For a couple years now, Boston startup Quantopian has been promoting the idea that with the right software and some mathematical know-how, people who don’t work in the secretive world of quantitative finance can, in fact, become quants.
Now Quantopian is actually making that happen, taking people who have jobs having little or nothing to do with stock trading and letting them become a hedge fund manager, of sorts. The startup provides software tools for its community members to generate and test new stock trading systems, using historical market data; the prerequisites for taking part are “a bit of coding skill and a mind for finance,” the company says.
Quantopian believes that its approach—to essentially crowdsource a hedge fund—is the first attempt of its kind.
Or at least it will be, when the company completes the process of raising its first hedge fund from institutional investors. To lay the groundwork for the hedge fund, Quantopian is first running a series of monthly contests to see which of its users can produce the best algorithm. The winner of each contest—there have been three so far—then gets to see their algorithm put to work in real-world stock trades, for six months. Quantopian is putting up $100,000 for each winner, and any profits that the algorithm produces after six months will belong to the winner.
“None of these three winners are traders or quants as their day job.”
“None of these three winners are traders or quants as their day job,” said Andrew Campbell, a business analyst at Quantopian who is heading up the contest, which has been dubbed the Quantopian Open. “All three of them are involved in quantitatively rigorous careers—they use math and science every day.”
The first winner, for February, was Grant Kiehne, a defense company engineer from Connecticut. He’s been followed by two software developers—March winner Simon Thornington of Vancouver and April winner Jeff Koch of California.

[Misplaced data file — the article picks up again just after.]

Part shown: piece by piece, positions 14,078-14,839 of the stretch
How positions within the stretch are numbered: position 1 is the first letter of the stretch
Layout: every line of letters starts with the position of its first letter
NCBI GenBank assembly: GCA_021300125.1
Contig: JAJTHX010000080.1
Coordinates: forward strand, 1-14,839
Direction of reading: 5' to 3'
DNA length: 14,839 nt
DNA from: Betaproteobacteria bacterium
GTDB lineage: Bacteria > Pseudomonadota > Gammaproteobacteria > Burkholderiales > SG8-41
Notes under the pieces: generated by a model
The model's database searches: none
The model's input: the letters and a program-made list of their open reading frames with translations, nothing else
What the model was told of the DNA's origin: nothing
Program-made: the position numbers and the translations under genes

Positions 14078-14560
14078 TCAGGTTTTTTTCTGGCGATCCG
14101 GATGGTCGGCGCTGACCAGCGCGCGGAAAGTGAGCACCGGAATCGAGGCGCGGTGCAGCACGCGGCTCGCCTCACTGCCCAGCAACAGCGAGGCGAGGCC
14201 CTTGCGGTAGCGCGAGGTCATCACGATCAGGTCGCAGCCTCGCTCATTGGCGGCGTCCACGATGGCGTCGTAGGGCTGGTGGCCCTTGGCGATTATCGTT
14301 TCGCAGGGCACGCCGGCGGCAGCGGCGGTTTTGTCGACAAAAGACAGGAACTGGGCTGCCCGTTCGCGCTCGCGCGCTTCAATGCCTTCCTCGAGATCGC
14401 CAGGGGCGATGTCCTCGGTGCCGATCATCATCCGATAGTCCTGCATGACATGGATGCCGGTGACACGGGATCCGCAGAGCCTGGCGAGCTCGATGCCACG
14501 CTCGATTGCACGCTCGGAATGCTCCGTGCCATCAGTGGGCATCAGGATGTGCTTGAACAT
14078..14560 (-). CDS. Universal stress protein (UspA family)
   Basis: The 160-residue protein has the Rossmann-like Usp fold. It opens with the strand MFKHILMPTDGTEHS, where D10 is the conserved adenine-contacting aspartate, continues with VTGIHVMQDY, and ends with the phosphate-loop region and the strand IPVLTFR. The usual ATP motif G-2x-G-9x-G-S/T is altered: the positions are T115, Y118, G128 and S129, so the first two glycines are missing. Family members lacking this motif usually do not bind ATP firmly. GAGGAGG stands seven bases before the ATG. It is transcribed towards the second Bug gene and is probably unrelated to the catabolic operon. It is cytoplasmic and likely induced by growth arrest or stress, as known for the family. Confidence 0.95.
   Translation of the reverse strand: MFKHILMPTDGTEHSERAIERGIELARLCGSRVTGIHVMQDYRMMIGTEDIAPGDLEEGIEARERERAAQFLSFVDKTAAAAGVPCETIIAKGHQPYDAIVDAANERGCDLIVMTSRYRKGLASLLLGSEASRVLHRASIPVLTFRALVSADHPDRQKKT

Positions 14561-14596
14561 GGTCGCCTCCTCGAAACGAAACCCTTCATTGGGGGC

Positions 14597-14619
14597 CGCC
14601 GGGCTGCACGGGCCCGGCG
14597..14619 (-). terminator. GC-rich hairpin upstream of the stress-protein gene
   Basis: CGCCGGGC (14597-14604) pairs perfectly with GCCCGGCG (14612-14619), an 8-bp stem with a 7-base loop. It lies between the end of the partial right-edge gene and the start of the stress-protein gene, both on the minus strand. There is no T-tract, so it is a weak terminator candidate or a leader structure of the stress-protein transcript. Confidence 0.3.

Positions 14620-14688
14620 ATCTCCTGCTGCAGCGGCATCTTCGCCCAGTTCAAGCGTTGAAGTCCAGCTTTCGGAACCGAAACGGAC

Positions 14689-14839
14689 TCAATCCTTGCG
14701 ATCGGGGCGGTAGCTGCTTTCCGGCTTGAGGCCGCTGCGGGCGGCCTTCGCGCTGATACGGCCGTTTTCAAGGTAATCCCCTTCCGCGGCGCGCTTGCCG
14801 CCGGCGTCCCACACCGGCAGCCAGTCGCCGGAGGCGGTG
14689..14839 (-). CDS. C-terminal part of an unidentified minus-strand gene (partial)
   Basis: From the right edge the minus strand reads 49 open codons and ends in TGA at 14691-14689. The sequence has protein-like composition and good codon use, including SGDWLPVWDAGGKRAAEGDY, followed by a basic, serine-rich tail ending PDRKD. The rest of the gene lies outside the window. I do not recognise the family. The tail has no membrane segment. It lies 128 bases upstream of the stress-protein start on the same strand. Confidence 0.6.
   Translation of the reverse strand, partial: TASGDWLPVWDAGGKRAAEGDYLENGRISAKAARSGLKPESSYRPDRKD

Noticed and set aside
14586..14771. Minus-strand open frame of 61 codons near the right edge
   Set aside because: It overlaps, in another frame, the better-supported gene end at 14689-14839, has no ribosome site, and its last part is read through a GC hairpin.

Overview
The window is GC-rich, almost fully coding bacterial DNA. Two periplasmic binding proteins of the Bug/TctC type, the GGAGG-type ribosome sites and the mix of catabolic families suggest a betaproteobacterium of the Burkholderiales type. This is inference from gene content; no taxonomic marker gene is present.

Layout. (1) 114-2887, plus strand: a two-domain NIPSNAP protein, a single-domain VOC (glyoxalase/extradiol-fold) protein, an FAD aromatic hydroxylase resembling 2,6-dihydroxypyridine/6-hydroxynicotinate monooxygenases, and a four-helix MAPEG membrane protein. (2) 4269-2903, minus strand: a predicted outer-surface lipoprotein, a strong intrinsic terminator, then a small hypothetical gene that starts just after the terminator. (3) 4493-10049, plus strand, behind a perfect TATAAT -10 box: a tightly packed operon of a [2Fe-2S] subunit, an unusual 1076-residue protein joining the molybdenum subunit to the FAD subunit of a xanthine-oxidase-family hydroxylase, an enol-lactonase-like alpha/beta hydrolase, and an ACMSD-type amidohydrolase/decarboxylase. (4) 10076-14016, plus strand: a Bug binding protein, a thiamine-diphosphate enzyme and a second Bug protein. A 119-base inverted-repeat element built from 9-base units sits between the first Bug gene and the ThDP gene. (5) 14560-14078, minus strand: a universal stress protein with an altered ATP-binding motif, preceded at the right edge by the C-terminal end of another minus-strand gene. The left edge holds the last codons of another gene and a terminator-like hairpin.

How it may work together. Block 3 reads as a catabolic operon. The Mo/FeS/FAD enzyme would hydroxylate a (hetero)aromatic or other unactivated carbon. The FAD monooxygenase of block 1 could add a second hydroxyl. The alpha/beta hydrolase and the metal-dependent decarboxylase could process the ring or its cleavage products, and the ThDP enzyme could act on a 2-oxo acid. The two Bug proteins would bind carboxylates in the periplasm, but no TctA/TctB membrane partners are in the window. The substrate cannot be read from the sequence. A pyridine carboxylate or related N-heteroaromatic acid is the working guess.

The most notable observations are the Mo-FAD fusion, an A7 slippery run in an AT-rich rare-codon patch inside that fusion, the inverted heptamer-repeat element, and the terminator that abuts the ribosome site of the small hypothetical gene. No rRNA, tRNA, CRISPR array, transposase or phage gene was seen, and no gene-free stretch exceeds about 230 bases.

Thornington, in a news release put out by Quantopian, said he’s had a long-running interest in stock trading systems and has read a good deal on various approaches. The system he employed for the Quantopian contest, he said, “was an idea I’d had for a long time.”
Testing the approach
Through the contest, Quantopian is aiming to create a track record that will give investors the confidence to back its crowdsourced hedge fund idea. The company also is working to nail down how its fee structure will work—and particularly, what sort of cut of the profits will go to the individuals who contribute algorithms. Campbell said Quantopian hopes to have more details to share on the plans for the new hedge fund within a few months.
Like with most new hedge funds, Quantopian plans to start with a relatively small pool of funding and then grow the size of the fund as time goes on, he said.
Quantopian, which employs 30 and is based in the Financial District on Franklin Street, announced its plans to develop a new type of hedge fund in October, in tandem with its $15 million Series B round. The company has raised $23.8 million since its founding in 2012, from investors including Spark Capital, Khosla Ventures and Bessemer Venture Partners.
Quantopian certainly faces major challenges ahead—including proving that crowdsourcing algorithms can generate sizable returns and attracting a large community talented users. But if the company fulfills its vision of reinventing the hedge fund, that would no doubt give a big boost to Boston’s fintech sector—and its financial services industry overall.